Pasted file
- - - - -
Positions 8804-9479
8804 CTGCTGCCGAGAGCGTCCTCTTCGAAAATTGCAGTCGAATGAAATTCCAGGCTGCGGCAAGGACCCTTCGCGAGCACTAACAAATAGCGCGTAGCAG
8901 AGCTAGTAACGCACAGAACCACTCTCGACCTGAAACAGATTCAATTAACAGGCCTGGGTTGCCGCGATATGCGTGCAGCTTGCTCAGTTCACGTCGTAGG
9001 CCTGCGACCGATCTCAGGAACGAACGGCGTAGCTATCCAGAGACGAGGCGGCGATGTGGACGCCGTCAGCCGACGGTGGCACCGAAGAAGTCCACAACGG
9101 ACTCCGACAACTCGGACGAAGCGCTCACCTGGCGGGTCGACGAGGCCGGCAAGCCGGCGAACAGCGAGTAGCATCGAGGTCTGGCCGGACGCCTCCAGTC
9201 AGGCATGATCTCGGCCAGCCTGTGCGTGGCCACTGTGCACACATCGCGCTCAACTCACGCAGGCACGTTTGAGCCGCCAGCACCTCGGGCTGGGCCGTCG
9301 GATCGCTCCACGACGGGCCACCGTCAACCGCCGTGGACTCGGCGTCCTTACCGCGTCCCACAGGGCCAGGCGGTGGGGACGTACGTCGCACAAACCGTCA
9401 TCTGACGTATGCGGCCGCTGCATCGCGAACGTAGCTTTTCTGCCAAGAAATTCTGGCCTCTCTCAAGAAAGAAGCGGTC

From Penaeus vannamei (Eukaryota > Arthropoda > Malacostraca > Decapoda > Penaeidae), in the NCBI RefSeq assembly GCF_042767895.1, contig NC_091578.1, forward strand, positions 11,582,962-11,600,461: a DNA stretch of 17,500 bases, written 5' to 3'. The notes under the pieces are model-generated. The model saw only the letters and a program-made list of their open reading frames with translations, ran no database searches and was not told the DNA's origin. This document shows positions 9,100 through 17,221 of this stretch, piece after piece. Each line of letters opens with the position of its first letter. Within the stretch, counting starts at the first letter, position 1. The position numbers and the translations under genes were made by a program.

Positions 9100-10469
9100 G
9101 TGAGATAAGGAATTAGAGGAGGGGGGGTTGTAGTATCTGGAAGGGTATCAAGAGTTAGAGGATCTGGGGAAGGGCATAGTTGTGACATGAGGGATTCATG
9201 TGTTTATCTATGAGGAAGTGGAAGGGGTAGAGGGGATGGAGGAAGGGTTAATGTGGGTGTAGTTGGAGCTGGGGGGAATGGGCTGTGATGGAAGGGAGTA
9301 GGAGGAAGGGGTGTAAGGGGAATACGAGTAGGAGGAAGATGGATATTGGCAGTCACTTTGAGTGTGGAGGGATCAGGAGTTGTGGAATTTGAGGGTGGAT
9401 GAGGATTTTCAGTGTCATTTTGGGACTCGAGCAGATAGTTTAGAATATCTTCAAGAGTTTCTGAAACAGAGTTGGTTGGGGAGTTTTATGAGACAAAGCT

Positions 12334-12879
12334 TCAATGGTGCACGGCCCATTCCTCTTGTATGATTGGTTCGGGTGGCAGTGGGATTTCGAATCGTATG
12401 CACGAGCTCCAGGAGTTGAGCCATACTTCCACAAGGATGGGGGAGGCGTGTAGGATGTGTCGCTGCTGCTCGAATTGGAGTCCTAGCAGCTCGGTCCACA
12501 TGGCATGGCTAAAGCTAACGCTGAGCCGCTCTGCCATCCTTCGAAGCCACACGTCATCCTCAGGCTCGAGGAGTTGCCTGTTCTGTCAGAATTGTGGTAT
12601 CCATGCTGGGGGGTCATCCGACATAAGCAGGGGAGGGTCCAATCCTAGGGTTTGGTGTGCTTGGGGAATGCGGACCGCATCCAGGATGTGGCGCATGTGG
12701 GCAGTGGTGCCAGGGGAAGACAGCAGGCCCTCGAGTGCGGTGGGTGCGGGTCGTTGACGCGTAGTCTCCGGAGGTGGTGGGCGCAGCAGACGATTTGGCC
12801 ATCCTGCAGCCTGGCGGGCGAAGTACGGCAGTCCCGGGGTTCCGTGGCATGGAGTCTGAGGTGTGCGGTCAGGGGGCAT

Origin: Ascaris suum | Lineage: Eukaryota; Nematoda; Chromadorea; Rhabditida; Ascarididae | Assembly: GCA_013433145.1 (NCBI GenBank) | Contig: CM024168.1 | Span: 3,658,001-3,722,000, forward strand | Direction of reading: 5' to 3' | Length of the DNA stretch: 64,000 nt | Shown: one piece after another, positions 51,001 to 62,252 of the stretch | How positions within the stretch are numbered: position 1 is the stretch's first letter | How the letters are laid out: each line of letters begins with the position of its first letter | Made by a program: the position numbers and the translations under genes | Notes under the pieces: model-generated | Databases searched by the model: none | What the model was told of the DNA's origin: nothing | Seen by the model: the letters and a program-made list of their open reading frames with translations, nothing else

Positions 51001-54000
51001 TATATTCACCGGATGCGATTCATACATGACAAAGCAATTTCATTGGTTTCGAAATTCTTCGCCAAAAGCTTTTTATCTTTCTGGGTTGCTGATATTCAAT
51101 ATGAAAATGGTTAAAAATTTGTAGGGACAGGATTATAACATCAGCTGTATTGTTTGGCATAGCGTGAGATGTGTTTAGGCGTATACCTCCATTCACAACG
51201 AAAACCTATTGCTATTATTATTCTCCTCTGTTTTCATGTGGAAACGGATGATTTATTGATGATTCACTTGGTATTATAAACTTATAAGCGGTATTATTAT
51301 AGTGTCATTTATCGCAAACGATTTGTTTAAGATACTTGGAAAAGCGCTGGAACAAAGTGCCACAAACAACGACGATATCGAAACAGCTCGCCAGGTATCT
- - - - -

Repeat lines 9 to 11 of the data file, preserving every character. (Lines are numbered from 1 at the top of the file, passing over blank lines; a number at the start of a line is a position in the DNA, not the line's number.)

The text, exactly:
From Penaeus vannamei (Eukaryota > Arthropoda > Malacostraca > Decapoda > Penaeidae), in the NCBI RefSeq assembly GCF_042767895.1, contig NC_091578.1, forward strand, positions 11,582,962-11,600,461: a DNA stretch of 17,500 bases, written 5' to 3'. The notes under the pieces are model-generated. The model saw only the letters and a program-made list of their open reading frames with translations, ran no database searches and was not told the DNA's origin. This document shows positions 9,100 through 17,221 of this stretch, piece after piece. Each line of letters opens with the position of its first letter. Within the stretch, counting starts at the first letter, position 1. The position numbers and the translations under genes were made by a program.

Positions 9100-10469
9100 G